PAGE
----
Campus News in Brief

INI, EWF awards fellowships to CMU master’s students

The Information Networking Institute (INI) and Alta Associates’ Executive Women’s Forum (EWF) on Information Security, Risk Management and Privacy awarded Dolly Karaba and Jonida Cali, both master’s students in INI, fellowships for their graduate studies.

Karaba will receive the EWF-INI Fellowship, an educational award providing full tuition and a mentor.

As a result of the fellowship, she will be enrolled in the Master of Science in Information Technology-Information Security Program, conducted at Carnegie Mellon’s Pittsburgh and Silicon Valley campuses.

“The INI program is helping me gain wonderful experience in areas of technology that will help me in a very competitive global marketplace,” Karaba said in a university press release.

Cali will be the first to receive the EWF-INI Tara Darbyshire Fellowship, which provides research assistance to a first-year graduate student specializing in information security research.

The Archer Foundation, an organization which helps students to reach their educational goals, provided $40,000 for Cali’s fellowship. Darbyshire is a founding member of EWF and co-founder of the Archer Foundation.

“We are thrilled to support Jonida in her pursuit of educational and professional excellence,” Darbyshire said in a university press release.

Scientists capture nature in photos for second GigaBlitz

Scientists from around the world have been documenting biodiversity through high-resolution photos since June in preparation for the second GigaBlitz, scheduled for the week of Dec. 19–26. The GigaBlitz project is organized by a trio of biologists and their partners at Carnegie Mellon’s CREATE Lab.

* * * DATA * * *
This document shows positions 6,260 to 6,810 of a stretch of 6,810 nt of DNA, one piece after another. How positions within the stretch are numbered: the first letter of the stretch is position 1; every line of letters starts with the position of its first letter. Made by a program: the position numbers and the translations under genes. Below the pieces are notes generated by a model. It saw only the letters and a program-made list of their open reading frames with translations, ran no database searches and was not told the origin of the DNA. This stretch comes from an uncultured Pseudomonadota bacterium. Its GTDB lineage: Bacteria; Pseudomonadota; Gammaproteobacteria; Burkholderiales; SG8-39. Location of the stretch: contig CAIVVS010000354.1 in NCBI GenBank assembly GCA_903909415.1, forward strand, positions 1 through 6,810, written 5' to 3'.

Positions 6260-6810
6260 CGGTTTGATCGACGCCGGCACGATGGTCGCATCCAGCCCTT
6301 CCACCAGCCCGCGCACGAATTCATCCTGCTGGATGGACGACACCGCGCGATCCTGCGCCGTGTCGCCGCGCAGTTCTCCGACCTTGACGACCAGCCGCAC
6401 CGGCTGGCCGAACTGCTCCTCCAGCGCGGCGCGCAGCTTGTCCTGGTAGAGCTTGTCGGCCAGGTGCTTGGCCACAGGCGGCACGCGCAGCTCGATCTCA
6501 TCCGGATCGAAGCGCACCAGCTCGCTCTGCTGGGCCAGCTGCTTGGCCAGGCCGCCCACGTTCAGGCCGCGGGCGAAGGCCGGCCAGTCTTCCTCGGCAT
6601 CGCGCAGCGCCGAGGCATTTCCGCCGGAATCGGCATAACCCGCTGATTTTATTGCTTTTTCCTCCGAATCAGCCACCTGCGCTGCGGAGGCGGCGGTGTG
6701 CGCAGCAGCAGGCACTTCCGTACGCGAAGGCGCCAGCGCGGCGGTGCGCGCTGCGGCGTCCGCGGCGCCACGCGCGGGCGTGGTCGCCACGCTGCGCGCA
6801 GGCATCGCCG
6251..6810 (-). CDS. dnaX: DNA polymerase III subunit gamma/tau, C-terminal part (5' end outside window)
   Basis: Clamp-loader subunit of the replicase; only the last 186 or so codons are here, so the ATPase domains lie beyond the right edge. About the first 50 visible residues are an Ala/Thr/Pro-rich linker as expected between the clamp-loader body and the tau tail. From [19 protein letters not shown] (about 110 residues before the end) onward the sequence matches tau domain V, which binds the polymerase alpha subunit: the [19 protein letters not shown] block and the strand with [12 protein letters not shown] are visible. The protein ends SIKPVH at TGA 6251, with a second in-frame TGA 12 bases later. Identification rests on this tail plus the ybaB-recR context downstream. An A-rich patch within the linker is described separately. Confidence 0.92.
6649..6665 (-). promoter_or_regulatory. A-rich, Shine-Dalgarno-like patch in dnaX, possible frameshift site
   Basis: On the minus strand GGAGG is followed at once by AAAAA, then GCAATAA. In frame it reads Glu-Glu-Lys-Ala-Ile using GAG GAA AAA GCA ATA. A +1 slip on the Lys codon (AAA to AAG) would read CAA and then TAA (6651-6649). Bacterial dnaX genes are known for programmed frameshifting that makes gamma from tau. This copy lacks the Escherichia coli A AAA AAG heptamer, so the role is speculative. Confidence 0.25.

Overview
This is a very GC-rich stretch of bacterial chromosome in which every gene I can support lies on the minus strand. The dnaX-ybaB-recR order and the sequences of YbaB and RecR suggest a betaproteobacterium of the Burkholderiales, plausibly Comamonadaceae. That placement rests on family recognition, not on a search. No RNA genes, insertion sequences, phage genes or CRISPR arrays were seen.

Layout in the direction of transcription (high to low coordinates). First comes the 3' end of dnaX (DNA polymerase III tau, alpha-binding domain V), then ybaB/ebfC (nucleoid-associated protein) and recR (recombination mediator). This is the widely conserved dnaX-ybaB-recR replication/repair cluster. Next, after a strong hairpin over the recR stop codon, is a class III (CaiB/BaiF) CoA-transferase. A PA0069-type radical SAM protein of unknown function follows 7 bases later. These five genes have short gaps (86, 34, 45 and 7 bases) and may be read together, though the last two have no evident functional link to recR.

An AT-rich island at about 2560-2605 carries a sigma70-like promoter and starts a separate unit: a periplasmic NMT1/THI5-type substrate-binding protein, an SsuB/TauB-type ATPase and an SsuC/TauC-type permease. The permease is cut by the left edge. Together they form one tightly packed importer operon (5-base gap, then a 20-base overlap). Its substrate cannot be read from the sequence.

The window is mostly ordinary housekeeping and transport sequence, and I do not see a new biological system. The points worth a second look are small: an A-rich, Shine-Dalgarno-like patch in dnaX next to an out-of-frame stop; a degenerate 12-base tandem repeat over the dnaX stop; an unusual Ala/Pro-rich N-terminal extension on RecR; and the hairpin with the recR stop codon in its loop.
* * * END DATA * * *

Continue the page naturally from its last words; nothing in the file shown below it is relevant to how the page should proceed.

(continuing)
The GigaBlitz project asks people to capture high-resolution panoramic images of their backyards, nearby woodlots, or adjacent vacant lots.
Participants from across the globe can then access these images and identify species in them.

“The idea is that biodiversity isn’t something you find just in a distant national park or some far-flung field site, but it’s around all of us, all of the time,” said Ken Tamminga, professor of landscape architecture at Penn State University and one of the event organizers, in a university press release. “Gigapixel imagery is a means for us to record and share data for sites that may be widely separated, but nevertheless are part of our everyday lives.”

Tamminga and the other organizers of the GigaBlitz project currently hope to expand the number of participants and sites, while simultaneously trying to encourage previous participants to revisit their sites and update the changes in their habitats.